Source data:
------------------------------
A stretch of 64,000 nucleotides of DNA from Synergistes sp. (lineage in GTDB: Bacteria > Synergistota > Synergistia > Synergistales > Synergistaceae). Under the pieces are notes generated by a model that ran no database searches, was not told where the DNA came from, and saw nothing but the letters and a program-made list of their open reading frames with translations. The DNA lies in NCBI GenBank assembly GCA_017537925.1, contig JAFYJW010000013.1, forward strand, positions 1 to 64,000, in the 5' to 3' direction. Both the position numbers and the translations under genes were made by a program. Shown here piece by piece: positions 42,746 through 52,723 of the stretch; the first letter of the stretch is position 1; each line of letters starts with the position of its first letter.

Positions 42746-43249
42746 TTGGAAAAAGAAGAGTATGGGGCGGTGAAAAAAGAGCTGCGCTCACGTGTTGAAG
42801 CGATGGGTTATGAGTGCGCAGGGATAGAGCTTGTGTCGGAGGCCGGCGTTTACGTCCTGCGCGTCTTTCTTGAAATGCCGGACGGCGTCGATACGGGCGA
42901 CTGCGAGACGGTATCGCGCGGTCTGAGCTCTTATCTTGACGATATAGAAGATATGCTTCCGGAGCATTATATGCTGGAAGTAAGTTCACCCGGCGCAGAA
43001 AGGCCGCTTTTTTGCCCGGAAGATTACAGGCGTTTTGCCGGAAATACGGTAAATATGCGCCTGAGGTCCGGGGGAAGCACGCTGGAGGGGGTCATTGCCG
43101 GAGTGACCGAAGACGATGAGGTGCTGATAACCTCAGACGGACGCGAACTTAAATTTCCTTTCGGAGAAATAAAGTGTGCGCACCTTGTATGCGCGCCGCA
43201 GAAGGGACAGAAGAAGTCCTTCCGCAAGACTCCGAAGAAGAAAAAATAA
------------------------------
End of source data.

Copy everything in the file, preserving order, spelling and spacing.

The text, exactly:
A stretch of 64,000 nucleotides of DNA from Synergistes sp. (lineage in GTDB: Bacteria > Synergistota > Synergistia > Synergistales > Synergistaceae). Under the pieces are notes generated by a model that ran no database searches, was not told where the DNA came from, and saw nothing but the letters and a program-made list of their open reading frames with translations. The DNA lies in NCBI GenBank assembly GCA_017537925.1, contig JAFYJW010000013.1, forward strand, positions 1 to 64,000, in the 5' to 3' direction. Both the position numbers and the translations under genes were made by a program. Shown here piece by piece: positions 42,746 through 52,723 of the stretch; the first letter of the stretch is position 1; each line of letters starts with the position of its first letter.

Positions 42746-43249
42746 TTGGAAAAAGAAGAGTATGGGGCGGTGAAAAAAGAGCTGCGCTCACGTGTTGAAG
42801 CGATGGGTTATGAGTGCGCAGGGATAGAGCTTGTGTCGGAGGCCGGCGTTTACGTCCTGCGCGTCTTTCTTGAAATGCCGGACGGCGTCGATACGGGCGA
42901 CTGCGAGACGGTATCGCGCGGTCTGAGCTCTTATCTTGACGATATAGAAGATATGCTTCCGGAGCATTATATGCTGGAAGTAAGTTCACCCGGCGCAGAA
43001 AGGCCGCTTTTTTGCCCGGAAGATTACAGGCGTTTTGCCGGAAATACGGTAAATATGCGCCTGAGGTCCGGGGGAAGCACGCTGGAGGGGGTCATTGCCG
43101 GAGTGACCGAAGACGATGAGGTGCTGATAACCTCAGACGGACGCGAACTTAAATTTCCTTTCGGAGAAATAAAGTGTGCGCACCTTGTATGCGCGCCGCA
43201 GAAGGGACAGAAGAAGTCCTTCCGCAAGACTCCGAAGAAGAAAAAATAA